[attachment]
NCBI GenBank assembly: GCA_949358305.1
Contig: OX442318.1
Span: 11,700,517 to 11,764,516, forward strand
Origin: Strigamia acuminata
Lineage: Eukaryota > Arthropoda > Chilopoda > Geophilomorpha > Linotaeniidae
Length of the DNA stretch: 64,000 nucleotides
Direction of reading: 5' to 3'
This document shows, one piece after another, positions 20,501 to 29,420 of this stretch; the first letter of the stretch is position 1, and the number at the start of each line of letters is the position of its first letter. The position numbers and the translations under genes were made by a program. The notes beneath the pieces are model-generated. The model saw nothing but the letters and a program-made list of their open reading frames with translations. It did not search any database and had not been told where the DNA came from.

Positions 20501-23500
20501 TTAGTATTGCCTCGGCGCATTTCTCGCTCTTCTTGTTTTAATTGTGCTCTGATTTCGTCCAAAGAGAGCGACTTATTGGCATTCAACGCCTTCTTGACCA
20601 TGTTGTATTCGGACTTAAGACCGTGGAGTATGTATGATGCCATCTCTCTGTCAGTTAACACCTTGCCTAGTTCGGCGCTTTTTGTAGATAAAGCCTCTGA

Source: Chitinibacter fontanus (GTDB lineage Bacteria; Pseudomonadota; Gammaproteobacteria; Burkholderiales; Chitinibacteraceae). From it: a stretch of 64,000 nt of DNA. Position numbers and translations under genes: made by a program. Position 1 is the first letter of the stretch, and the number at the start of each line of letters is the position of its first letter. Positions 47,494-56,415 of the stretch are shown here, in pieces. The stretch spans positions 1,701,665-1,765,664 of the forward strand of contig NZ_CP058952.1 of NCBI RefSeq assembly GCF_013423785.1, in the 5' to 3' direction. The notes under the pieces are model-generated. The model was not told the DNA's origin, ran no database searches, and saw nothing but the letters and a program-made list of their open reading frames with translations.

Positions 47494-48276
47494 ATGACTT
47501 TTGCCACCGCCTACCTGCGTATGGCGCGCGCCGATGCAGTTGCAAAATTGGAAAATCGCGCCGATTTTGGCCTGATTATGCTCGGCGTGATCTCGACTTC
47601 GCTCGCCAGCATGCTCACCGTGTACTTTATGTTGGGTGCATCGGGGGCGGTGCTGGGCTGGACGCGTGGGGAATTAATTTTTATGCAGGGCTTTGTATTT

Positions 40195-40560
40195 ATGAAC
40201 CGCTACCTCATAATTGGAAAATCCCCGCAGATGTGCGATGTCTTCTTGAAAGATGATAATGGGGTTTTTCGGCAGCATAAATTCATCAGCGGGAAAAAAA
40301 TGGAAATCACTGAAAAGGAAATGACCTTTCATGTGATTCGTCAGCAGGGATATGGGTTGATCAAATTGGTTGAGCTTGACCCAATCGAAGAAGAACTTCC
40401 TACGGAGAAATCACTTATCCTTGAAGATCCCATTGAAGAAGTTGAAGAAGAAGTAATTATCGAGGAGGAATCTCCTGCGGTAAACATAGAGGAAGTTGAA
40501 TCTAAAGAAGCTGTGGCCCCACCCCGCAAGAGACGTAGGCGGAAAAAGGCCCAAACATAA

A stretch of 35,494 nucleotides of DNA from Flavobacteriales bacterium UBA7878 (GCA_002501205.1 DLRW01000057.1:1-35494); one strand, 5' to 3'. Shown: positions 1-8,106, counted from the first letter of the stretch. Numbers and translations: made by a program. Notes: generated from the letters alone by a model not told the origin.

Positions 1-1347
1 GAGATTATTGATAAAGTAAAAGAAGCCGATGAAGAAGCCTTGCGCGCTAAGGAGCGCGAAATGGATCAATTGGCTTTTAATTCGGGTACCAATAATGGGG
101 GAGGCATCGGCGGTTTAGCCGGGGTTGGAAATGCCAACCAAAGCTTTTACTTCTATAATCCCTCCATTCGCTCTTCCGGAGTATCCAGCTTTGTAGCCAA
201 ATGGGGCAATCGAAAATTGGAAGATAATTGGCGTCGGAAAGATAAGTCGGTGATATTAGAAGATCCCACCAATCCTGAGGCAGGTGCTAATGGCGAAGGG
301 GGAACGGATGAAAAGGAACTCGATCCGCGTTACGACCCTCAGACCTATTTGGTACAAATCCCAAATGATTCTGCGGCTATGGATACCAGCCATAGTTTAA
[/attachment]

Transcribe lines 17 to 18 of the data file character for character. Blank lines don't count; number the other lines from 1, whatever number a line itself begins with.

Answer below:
Positions 40195-40560
40195 ATGAAC